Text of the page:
Abstract Body

In King County, WA, men who have sex with men (MSM) who inject methamphetamines (meth) are among the populations at highest risk for HIV infection, while HIV prevalence among other people who inject drugs (PWID) is low. Local drug problem indicators suggest recent increased meth use. It is not known if this increase is among MSM or non-MSM men and women, and if these networks are connected through injection equipment sharing. We investigated temporal trends in meth use among PWID in King County and estimated frequency and characteristics of injection equipment sharing.

We used data from two serial cross-sectional surveys of PWID in King County. From 2005-2015, four National HIV Behavioral Surveillance (NHBS) IDU surveys used respondent-driven sampling to survey PWID about their drug use behaviors (N=2,103). From 2004-2015, the Public Health–Seattle and King County Needle Exchange (NX) conducted 5 behavioral surveys of all NX clients over a two week period (N=1,964). These analyses were restricted to PWID who reported any sex in the past year and stratified by MSM, men who have sex with women (MSW), and women. We calculated frequencies and evaluated temporal trends using multivariable Poisson regression with a log link adjusting for age, gender, race, and NHBS field site locations.

Any meth injection in the past year increased significantly among PWID – including MSM, MSW, and women – in King County between 2005-2015 (see Figure). NX survey data were nearly identical. In NHBS-IDU, the magnitude of change was greatest among women with reported meth use increasing from 27% in 2005 to 61% in 2015. Among MSW, meth use increased from 40% to 63%, and among MSM from 55% to 88%. These trends remained statistically significant after adjusting for potential confounders. Among NHBS-IDU meth injectors, sharing any drug injection equipment in the last year was reported by 54% of MSM, 73% of MSW, and 78% of women. Among meth injectors who were not MSM, 6% of men and 12% of women reported sharing injection equipment with someone who was likely to be a MSM in the previous 12 months. Likewise, 25% of MSM meth injectors reported sharing injection equipment with a MSW or woman.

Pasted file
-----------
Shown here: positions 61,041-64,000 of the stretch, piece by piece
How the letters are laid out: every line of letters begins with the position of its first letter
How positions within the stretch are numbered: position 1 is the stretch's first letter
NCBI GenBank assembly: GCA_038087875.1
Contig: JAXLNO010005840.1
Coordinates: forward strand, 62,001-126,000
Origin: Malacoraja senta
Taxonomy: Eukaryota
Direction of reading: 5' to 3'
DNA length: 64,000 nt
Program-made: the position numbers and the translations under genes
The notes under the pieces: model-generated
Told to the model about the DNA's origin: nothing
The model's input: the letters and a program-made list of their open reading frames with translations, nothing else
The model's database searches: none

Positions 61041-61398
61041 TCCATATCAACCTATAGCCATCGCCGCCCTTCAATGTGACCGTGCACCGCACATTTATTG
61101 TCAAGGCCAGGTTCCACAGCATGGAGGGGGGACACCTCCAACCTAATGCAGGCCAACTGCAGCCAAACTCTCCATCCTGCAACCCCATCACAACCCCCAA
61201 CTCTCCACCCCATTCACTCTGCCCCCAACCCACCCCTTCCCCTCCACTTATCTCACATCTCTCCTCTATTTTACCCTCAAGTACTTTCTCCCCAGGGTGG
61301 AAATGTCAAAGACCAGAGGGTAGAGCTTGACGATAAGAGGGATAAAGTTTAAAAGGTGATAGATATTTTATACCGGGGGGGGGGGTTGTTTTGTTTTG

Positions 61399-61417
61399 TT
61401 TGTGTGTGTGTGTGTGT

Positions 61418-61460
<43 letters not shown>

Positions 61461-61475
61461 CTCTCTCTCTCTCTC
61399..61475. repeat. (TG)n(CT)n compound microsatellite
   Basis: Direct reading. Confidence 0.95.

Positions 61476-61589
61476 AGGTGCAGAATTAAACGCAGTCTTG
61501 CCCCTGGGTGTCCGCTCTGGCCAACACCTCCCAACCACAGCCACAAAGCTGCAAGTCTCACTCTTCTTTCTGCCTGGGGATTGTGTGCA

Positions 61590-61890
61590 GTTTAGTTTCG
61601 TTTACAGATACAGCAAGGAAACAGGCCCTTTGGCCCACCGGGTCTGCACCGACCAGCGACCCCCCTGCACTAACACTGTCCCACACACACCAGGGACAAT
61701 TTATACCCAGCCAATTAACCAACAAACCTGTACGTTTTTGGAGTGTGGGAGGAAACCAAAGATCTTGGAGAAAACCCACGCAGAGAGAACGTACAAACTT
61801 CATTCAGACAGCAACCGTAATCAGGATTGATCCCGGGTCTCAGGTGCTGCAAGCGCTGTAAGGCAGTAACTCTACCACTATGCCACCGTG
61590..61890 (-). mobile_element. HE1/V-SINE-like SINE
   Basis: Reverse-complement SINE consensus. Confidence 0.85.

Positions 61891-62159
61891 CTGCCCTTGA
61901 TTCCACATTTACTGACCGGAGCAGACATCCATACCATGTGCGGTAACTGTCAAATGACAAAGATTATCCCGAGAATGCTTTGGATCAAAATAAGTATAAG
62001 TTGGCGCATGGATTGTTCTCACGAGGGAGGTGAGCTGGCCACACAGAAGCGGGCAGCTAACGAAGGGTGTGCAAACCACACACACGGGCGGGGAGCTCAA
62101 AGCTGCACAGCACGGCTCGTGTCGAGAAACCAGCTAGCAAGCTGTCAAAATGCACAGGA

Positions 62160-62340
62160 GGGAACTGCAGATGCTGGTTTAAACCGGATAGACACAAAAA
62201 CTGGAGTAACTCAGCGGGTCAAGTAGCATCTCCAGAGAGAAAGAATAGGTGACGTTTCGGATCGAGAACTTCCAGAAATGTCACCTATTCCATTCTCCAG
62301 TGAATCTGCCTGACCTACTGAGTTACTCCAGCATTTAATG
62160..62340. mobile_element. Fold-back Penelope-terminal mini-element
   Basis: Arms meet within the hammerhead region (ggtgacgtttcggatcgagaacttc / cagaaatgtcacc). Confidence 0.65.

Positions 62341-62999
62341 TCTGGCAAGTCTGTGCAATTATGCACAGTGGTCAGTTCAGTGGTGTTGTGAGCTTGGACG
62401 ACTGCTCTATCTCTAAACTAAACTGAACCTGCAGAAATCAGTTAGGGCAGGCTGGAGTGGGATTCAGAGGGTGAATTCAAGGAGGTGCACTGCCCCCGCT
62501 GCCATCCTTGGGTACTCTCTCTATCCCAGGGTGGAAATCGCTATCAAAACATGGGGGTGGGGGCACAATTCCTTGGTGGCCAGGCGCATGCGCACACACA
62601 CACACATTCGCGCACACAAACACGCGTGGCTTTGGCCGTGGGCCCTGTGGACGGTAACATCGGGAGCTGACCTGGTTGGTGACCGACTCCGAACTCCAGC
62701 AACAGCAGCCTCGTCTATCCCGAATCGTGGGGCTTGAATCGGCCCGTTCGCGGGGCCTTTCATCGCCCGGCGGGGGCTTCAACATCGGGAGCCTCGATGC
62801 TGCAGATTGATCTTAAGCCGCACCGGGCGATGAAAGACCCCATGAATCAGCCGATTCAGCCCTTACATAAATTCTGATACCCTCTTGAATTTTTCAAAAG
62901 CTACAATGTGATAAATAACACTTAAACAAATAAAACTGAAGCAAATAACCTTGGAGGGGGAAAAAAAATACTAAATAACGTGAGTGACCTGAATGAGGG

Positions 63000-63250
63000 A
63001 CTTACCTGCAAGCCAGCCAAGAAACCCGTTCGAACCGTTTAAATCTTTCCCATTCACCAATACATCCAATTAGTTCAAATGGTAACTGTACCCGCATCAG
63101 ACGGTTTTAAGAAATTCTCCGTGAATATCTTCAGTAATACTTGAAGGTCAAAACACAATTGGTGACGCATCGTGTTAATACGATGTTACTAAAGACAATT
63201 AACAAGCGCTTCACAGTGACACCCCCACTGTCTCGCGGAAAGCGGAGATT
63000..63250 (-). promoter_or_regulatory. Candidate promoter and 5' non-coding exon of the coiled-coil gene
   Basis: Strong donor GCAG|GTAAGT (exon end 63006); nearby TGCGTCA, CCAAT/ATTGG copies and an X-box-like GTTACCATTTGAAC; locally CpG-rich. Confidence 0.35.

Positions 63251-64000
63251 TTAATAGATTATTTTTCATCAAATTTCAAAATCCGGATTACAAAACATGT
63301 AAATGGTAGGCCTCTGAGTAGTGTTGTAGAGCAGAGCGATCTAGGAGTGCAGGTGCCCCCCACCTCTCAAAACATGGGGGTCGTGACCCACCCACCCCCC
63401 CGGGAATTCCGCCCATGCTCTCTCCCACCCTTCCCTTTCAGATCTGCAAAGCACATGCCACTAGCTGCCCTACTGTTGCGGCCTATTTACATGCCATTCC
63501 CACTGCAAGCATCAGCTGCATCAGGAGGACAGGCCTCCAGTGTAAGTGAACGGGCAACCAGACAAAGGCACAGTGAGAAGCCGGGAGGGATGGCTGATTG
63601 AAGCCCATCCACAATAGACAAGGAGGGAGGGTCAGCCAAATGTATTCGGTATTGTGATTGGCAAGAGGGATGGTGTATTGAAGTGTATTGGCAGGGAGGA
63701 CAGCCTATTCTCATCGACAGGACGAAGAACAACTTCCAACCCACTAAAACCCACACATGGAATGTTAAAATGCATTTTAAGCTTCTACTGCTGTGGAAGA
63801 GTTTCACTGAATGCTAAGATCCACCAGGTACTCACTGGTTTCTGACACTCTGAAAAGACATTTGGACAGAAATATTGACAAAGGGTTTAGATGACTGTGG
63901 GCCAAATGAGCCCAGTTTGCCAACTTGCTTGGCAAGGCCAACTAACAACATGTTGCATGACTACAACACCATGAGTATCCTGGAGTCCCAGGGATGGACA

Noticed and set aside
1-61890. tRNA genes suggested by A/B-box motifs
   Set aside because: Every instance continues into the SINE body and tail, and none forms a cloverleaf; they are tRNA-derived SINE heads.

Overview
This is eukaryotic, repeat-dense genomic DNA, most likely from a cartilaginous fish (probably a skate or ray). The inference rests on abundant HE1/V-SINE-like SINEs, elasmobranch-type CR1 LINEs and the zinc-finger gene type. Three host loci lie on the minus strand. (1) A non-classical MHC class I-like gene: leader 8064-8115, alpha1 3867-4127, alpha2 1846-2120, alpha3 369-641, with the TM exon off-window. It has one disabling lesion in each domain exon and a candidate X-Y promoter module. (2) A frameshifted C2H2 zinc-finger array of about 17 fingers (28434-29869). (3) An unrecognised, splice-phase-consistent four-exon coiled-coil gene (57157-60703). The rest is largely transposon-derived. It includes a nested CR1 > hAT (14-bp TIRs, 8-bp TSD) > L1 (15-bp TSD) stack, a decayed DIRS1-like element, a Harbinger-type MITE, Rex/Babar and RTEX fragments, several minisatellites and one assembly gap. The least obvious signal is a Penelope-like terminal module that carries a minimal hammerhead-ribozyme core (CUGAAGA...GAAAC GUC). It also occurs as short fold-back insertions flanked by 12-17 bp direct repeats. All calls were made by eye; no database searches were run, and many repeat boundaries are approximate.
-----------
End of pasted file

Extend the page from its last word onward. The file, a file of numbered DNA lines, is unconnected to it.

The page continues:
Meth use has increased dramatically among PWID in King County over the past decade. Given non-trivial rates of sharing injection equipment with meth-using MSM – a population with an HIV prevalence of 35-40% – non-MSM men and women who inject meth could be an emerging population at risk for HIV.